FIFO is one way to do it. But it's not really the best way.
For ordinary equities and ETFs, in an ordinary taxable account (tax-advantaged accounts like IRAs have different rules, as to different kinds of investments) the IRS also allows cost basis to be reported by specific identification. A lot is a group of shares you bought in one transaction. A lot is identified by the number of shares, the price you paid for them, and the date the trade executed. When you sell, you specify from which lot(s) you are selling, and the cost basis of that specific lot is used to calculate your gain or loss.
When using specific identification, you can sell whatever lots you want. The IRS doesn't care, as long as you don't do inconsistent things like share the same shares twice. But a common strategy is to sell lots in this order:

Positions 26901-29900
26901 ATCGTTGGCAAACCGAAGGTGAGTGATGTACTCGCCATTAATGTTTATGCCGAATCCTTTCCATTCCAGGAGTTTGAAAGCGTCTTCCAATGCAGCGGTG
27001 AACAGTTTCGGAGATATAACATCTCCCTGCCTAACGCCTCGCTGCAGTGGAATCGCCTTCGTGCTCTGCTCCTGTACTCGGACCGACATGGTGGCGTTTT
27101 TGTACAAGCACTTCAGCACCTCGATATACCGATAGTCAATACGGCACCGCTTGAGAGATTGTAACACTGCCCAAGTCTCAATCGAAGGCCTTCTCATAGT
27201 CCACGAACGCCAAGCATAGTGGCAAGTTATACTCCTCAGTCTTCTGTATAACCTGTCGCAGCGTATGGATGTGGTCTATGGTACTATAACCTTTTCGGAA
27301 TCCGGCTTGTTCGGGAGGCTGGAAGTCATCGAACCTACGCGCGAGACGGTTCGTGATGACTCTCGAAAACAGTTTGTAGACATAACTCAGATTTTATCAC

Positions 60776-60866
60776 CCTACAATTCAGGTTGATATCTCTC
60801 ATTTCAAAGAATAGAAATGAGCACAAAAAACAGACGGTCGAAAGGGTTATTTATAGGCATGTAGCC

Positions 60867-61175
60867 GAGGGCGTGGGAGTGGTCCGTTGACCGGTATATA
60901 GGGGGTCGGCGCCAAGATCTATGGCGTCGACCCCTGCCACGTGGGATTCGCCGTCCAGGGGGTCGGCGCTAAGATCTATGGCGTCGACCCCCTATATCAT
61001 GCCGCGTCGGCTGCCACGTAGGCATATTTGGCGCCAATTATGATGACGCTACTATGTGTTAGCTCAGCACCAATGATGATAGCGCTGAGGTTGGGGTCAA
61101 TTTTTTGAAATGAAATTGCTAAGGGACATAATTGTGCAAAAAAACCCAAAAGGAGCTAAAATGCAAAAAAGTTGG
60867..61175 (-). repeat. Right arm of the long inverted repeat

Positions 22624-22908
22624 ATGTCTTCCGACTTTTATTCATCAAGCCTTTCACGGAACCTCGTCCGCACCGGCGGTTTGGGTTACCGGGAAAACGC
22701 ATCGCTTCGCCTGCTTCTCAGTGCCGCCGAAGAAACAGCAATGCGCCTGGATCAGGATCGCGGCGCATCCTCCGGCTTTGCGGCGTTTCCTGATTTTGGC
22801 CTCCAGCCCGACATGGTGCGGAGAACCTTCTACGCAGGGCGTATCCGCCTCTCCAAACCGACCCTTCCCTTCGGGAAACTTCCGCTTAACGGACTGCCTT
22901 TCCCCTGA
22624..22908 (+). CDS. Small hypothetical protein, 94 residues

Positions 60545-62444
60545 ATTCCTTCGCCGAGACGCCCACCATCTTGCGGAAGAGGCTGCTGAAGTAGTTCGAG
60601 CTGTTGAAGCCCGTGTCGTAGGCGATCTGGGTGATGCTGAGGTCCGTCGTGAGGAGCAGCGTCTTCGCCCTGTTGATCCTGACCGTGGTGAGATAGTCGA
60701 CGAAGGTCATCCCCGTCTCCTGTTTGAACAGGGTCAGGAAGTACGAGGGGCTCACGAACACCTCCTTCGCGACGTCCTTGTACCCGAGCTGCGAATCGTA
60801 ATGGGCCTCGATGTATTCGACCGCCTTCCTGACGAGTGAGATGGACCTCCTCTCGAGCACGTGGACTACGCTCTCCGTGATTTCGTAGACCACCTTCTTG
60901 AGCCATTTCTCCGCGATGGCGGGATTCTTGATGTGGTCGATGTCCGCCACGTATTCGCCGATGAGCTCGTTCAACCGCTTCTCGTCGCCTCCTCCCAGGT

- Short term losses (held less than 1 year), with greatest losses first
- Long term losses
- Short term lots with no losses or gains
- Long term lots with no losses or gains
- Long term gains, least gain first
- Short term gains, least gain first
The objective of this strategy is to maximize tax deductions by realizing losses, and if gains must be realized, realizing them as long term capital gains as much as possible, as these are taxed at a lower rate. This is a more tax-efficient strategy than FIFO.
It's likely your broker can automatically perform this strategy for you (although you may have to ask for it), and the 1099-B and other tax documentation they send you at the end of the year will reflect this. These days any electronic tax package can automatically import all your trades from your broker so you don't have the tedium of entering all the data.
Since FIFO requires tracking all the lots anyway, and in practice computers automate all the tedium involved with a more tax-efficient cost basis method, I can't think of any reason to use FIFO.
The gritty details, if you want them, are in IRS publication 550.